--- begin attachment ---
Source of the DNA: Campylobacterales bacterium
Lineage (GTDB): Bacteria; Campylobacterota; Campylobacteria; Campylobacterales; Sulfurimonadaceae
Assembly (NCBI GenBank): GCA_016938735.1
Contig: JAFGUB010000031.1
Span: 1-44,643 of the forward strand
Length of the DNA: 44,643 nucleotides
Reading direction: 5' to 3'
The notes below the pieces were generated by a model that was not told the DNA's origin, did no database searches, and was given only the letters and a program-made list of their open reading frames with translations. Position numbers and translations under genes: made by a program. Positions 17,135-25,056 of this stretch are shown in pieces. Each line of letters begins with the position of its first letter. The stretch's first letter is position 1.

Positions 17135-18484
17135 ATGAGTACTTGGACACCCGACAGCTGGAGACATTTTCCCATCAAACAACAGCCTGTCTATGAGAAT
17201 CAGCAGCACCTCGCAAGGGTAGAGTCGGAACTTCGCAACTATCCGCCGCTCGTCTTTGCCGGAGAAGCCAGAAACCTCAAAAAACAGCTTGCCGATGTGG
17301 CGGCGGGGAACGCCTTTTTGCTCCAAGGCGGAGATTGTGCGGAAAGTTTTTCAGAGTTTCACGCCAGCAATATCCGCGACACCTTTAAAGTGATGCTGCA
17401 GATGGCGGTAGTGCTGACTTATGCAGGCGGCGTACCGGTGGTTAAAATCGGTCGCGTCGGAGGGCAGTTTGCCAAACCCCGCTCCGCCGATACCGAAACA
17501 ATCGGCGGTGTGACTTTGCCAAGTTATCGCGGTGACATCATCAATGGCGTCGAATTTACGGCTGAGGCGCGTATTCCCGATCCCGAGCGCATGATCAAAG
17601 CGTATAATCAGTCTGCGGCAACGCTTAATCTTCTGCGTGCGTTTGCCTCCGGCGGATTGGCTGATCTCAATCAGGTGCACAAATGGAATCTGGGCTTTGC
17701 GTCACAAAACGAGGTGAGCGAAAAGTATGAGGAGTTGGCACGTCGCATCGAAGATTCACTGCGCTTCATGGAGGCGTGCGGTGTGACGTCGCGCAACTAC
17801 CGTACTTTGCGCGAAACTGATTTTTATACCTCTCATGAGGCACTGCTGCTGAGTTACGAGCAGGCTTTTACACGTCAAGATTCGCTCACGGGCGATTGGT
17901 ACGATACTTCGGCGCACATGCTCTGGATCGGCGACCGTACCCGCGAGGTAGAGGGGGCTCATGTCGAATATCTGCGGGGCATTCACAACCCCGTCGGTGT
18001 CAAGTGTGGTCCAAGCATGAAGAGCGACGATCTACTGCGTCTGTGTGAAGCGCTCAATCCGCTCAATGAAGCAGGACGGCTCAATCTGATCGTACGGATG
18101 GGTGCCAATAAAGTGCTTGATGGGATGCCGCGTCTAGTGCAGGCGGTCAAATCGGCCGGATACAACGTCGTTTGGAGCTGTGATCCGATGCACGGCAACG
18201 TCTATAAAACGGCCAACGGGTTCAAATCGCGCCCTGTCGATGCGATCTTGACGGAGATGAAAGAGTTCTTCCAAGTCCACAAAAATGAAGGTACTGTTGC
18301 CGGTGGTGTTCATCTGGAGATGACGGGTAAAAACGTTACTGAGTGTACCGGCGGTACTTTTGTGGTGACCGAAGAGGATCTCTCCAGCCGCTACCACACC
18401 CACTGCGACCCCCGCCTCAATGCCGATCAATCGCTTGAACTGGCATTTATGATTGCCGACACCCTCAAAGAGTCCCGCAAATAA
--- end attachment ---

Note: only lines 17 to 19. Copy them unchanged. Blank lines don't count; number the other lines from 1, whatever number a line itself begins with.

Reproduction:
17801 CGTACTTTGCGCGAAACTGATTTTTATACCTCTCATGAGGCACTGCTGCTGAGTTACGAGCAGGCTTTTACACGTCAAGATTCGCTCACGGGCGATTGGT
17901 ACGATACTTCGGCGCACATGCTCTGGATCGGCGACCGTACCCGCGAGGTAGAGGGGGCTCATGTCGAATATCTGCGGGGCATTCACAACCCCGTCGGTGT
18001 CAAGTGTGGTCCAAGCATGAAGAGCGACGATCTACTGCGTCTGTGTGAAGCGCTCAATCCGCTCAATGAAGCAGGACGGCTCAATCTGATCGTACGGATG